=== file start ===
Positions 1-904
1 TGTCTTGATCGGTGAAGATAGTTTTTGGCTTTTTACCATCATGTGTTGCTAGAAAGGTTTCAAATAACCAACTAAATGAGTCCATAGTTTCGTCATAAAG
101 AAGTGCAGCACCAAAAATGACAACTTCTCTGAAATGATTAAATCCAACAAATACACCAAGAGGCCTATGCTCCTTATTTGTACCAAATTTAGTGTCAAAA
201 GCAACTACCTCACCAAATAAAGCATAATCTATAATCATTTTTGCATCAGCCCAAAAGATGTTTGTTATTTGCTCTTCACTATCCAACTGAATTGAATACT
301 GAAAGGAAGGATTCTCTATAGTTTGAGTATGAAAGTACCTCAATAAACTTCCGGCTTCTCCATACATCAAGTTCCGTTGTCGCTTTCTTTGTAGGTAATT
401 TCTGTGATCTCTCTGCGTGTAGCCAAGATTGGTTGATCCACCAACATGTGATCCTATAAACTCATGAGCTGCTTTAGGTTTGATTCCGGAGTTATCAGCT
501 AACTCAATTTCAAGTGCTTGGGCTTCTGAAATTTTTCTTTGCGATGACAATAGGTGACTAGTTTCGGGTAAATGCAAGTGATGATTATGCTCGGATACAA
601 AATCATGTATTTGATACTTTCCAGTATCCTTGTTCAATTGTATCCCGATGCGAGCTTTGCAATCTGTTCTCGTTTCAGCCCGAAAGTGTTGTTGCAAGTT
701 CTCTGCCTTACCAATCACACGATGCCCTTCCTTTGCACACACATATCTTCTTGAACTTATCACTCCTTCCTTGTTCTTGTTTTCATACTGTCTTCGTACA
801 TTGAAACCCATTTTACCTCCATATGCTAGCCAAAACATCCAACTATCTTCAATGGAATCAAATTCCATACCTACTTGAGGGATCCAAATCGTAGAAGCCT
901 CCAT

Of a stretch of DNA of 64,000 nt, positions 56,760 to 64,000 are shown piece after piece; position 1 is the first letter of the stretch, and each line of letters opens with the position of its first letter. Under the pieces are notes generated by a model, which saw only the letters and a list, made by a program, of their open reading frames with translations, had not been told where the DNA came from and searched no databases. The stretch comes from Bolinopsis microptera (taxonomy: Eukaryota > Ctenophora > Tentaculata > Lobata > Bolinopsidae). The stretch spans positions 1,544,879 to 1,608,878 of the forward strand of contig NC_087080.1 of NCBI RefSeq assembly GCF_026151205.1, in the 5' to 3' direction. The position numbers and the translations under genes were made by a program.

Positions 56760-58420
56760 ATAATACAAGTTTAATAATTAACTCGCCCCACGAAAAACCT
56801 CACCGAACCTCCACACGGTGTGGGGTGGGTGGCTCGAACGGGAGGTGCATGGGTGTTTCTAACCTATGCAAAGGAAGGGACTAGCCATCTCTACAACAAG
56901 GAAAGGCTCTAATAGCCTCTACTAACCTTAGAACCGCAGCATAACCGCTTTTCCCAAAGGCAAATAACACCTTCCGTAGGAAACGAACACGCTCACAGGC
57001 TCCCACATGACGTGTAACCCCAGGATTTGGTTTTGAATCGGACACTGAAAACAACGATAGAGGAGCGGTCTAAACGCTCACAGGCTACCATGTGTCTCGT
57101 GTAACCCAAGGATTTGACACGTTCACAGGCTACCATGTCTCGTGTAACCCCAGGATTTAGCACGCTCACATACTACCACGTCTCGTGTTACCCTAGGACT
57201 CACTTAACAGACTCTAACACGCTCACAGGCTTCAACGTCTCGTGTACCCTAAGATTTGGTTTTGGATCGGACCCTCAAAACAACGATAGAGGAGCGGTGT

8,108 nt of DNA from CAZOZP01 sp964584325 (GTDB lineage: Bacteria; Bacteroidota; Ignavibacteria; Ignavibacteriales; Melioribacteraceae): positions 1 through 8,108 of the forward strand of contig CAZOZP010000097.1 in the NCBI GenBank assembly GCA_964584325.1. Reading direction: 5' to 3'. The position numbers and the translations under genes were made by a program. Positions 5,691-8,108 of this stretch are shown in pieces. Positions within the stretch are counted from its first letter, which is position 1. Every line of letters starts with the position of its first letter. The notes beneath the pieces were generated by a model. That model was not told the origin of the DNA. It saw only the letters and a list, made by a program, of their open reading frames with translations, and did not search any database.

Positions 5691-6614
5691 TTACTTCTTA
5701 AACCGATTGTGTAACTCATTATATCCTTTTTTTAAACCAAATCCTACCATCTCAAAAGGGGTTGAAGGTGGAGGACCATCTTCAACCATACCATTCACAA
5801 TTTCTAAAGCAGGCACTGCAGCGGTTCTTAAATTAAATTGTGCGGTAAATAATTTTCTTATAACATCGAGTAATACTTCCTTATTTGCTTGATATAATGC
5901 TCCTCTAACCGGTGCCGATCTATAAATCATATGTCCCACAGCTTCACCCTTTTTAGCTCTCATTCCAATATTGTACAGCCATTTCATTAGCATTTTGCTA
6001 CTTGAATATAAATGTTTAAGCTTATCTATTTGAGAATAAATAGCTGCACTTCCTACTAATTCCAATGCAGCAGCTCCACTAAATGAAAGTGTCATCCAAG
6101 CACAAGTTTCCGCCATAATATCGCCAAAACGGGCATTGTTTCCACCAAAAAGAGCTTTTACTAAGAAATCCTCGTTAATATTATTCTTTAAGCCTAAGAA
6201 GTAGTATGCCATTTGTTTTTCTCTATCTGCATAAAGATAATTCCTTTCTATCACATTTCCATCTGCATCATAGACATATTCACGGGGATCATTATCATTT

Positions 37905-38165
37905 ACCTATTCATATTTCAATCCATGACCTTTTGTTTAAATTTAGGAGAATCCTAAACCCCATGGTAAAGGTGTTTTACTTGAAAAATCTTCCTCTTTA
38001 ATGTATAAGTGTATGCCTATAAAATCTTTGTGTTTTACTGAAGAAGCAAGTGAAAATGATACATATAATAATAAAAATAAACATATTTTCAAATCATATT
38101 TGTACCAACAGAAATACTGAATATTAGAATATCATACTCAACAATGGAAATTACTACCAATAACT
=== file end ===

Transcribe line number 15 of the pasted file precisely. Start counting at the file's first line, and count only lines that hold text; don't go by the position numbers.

56801 CACCGAACCTCCACACGGTGTGGGGTGGGTGGCTCGAACGGGAGGTGCATGGGTGTTTCTAACCTATGCAAAGGAAGGGACTAGCCATCTCTACAACAAG